Monday 26 December 2011

Destroying brand new infrastructure: It's a Winnipeg Thing

For a person who only bikes a half-dozen times a year, I'm surprisingly supportive of active transportation infrastructure. In a quiet sort of way though. I don't go around pushing the active transportation gospel on unwilling victims, and I realize that regardless of how much you try to develop it, only a very small percentage of people will ever commute by pedal power in a city as sprawling as Winnipeg.

However, I would love to see an integrated network of paths that would let me bike around the city without having to compete with vehicular traffic, and was therefore pumped when the brand new Bishop Grandin Trail West opened late last year. Now, if I wanted to I could bike all the way to Assiniboine Park or my friend's place in White Ridge without riding on a major road!

Winnipeg's newest active transportation corridor claimed the starring role in this year's International Trails Day festivities in Winnipeg, and earned sparkling praise from Winnipeg's AT Madame Janice Lukes: "This new trail is a stellar example of community connectivity."

It also happens to be a stellar example of poor planning, because this is what the trail looks like now:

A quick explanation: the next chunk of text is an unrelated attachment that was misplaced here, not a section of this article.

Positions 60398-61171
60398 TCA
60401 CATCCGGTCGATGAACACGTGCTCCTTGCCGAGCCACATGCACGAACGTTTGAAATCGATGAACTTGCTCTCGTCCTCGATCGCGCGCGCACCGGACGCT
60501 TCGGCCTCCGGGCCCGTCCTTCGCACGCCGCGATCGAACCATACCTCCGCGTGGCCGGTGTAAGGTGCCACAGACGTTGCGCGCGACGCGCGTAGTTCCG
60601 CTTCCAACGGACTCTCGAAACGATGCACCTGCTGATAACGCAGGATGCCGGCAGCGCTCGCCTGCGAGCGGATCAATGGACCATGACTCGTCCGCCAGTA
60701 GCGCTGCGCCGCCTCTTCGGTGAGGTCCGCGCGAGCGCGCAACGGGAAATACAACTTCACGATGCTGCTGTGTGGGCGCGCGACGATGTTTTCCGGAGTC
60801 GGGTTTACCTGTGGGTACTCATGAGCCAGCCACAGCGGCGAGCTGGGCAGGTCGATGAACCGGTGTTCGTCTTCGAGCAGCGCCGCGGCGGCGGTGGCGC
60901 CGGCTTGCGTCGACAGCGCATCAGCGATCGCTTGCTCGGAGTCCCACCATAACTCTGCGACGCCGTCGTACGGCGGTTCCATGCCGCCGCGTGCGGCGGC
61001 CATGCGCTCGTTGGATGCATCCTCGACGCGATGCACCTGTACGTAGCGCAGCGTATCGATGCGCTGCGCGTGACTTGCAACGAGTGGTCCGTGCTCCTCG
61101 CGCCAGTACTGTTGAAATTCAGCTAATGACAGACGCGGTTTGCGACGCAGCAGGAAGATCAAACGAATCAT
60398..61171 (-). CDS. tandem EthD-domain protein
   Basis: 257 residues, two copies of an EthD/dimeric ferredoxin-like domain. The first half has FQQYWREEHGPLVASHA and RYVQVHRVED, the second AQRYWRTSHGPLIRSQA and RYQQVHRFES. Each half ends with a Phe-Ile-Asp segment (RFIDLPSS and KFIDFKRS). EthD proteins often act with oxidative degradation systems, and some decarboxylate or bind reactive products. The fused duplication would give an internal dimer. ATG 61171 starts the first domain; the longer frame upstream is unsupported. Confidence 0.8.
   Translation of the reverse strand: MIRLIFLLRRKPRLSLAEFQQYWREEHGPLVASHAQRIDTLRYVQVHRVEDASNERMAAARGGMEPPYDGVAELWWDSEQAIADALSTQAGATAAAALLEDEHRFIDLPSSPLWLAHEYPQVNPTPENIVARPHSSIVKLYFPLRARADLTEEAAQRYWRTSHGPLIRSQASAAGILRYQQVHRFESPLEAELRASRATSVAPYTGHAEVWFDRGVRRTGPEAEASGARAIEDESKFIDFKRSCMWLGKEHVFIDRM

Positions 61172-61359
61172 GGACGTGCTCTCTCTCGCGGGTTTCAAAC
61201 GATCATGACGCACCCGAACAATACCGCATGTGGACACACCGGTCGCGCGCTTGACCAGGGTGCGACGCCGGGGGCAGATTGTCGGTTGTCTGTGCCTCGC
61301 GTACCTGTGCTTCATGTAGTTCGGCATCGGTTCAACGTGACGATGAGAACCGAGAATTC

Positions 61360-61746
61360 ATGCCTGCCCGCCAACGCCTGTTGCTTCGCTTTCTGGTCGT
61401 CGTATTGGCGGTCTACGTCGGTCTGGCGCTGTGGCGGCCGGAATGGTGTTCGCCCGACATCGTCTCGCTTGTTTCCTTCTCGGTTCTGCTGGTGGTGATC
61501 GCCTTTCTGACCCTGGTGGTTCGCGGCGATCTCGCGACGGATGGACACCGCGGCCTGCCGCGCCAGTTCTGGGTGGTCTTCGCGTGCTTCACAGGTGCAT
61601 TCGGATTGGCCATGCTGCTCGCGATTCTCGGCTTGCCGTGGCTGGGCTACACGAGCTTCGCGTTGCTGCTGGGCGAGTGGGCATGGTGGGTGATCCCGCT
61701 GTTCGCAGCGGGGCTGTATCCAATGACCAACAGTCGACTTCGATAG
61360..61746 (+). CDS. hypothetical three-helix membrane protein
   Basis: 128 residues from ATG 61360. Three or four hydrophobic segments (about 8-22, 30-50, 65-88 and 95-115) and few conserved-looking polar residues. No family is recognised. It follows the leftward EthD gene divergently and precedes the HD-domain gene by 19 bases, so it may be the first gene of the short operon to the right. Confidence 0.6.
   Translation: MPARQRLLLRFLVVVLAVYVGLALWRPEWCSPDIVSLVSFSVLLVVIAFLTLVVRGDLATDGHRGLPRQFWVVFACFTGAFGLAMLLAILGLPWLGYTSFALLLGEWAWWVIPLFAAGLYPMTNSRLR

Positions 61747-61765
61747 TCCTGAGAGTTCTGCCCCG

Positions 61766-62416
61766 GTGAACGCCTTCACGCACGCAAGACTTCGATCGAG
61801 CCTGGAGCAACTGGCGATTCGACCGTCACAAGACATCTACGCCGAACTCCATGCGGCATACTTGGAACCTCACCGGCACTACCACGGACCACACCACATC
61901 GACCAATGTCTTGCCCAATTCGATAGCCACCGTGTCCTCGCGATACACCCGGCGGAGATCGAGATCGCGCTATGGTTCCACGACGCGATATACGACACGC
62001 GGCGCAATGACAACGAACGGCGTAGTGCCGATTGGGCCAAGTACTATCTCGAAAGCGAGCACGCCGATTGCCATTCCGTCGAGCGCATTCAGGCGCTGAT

Less than a year after it was paved, the trail was torn up and the communities are connected no more. That's about $2 million of trail torn up to make way for the construction of the Kenaston extension through Waverly West -- something that has been planned for over six years.*

I suspect the Winnipeg Trails Association is in denial because they have not yet recognized this destruction on their web site. Both the Bishop Grandin Trail West map and their spiffy new BETA version map show the trail as being intact, which it very much is not. In fact, there are "No Trespassing" signs at the start of the trail section (which I, um, didn't notice until after I had taken the above photo. I mean, after my Research Assistant Julio took the photo.)

How does this happen? This particular section of trail was funded by the Municipal Rural Infrastructure Fund, which is an extension of the Canada-Manitoba Infrastructure Program. This is separate from the Infrastructure Stimulus Fund that gave birth to many other active transportation improvements of questionable wisdom, but like that program this one is a use-it-or-lose-it affair with a specific deadline for spending your money. I have noticed that putting a drop dead date on spending money will ensure the money gets spent, but greatly increases the chance that it will be spent poorly.